Last year, I was honored to join an international team of filmmakers, researchers and world-saving heroes, some of whom have done exceptional work for National Geographic, my former home, and the BBC. They are making a documentary that has the potential to reshape hearts, minds and environmental change the next decade.
Plastic Oceans, which has been filmed in 20 locations around the world, documents, in beautiful and chilling detail, the global effects of plastic pollution–and, even more importantly, workable technology and policy solutions that will change things for the better.
The current research is astoundingly grim. We have produced more plastic in the past decade than in the past century, and in the center of the Pacific Ocean gyre, our researchers found more plastic than plankton. (Yes, that is true. And you know how much plankton there is!) Even more frightening, the film documents the newest science, proving how plastics, once they enter the oceans, break down into small particulates; these plastic pollution particulates enter the food chain where they attract toxins like a magnet. The toxins are stored in seafood’s fatty tissues, which means these toxins are eventually consumed by us.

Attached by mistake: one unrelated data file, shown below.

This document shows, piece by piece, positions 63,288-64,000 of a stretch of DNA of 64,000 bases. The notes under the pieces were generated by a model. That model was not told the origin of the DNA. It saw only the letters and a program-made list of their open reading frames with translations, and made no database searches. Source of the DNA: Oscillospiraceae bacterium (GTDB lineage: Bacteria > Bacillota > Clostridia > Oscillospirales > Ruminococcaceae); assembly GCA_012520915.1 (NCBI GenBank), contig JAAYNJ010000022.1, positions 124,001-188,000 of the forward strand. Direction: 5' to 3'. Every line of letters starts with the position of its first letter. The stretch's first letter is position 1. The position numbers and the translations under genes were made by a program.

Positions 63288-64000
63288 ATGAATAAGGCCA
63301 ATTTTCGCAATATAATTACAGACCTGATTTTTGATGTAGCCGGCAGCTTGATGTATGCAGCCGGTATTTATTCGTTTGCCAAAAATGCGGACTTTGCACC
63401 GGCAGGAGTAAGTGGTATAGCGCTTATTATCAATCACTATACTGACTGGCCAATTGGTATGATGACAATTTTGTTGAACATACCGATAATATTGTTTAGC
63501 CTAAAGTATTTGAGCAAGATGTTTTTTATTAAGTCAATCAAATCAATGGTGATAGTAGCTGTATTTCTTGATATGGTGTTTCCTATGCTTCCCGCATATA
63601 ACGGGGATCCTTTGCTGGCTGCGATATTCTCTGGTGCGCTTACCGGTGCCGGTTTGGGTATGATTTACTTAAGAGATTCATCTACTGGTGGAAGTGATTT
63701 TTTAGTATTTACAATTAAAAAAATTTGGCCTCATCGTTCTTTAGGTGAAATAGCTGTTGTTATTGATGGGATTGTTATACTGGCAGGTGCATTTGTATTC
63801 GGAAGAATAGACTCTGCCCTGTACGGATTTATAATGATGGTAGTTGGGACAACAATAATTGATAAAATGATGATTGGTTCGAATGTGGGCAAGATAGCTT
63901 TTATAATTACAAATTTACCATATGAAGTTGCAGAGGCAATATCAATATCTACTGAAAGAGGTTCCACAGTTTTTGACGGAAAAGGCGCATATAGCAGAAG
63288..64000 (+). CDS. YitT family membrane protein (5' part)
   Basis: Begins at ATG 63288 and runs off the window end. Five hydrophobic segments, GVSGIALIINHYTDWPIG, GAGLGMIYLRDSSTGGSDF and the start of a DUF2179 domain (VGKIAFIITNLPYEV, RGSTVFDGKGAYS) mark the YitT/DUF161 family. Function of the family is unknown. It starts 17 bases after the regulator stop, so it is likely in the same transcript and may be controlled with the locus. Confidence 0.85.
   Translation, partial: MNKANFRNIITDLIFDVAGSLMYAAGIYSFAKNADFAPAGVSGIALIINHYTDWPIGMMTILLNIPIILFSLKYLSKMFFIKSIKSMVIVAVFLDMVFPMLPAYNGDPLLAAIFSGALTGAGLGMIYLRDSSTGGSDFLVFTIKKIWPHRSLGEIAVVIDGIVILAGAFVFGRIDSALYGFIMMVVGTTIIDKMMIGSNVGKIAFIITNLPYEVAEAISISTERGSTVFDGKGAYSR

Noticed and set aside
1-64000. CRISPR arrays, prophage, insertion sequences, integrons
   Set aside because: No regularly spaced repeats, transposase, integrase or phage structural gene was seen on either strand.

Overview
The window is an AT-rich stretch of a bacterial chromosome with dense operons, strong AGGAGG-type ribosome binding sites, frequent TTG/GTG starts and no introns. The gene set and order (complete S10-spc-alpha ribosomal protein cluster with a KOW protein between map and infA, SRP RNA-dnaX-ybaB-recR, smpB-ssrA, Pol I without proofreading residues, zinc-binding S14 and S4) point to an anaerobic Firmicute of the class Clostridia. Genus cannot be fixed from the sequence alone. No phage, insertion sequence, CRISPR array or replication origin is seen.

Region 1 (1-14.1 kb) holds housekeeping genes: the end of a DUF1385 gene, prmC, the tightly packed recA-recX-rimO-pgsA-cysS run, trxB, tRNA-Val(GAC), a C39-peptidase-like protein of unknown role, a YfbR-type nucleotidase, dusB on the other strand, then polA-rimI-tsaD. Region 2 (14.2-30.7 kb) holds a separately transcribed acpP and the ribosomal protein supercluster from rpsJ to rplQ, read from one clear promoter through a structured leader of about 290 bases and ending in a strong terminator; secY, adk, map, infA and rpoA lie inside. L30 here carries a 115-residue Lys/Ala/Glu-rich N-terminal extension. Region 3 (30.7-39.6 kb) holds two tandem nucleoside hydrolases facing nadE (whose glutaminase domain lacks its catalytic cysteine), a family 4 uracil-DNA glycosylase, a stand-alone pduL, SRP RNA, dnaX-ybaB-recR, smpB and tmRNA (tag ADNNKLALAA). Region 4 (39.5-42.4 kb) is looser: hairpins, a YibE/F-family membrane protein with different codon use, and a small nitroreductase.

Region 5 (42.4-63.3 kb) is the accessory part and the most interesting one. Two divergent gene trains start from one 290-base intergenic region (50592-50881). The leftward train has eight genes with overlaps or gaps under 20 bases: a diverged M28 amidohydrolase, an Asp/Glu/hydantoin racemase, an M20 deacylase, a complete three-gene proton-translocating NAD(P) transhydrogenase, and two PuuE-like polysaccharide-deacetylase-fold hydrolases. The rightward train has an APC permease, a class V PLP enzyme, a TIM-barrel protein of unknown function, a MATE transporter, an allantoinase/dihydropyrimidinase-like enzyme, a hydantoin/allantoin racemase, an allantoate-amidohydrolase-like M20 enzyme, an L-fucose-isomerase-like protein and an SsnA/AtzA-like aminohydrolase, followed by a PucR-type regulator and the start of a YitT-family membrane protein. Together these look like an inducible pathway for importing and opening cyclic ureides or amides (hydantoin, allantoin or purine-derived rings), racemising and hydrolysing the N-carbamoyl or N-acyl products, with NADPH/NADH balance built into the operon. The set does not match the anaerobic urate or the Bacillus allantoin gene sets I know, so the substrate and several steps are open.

In addition to its support from foundations, corporations and private individuals, the Plastic Oceans project has launched a crowdfunding campaign. We’re seeking to raise $50,000 to support additional photography of tech solutions that have just come online, and also, importantly, to connect with you and other like-minded people as we make plans to launch the project next year.
Learn more in this short video, then go to our crowdfunding page at http://startsomegood.com/plasticoceans and please consider donating as generously as you can.
Thank you for your support.
Top: Photo taken at Bahia Bustamante by Matias Soriano. © Plastic Oceans Foundation, All Rights Reserved.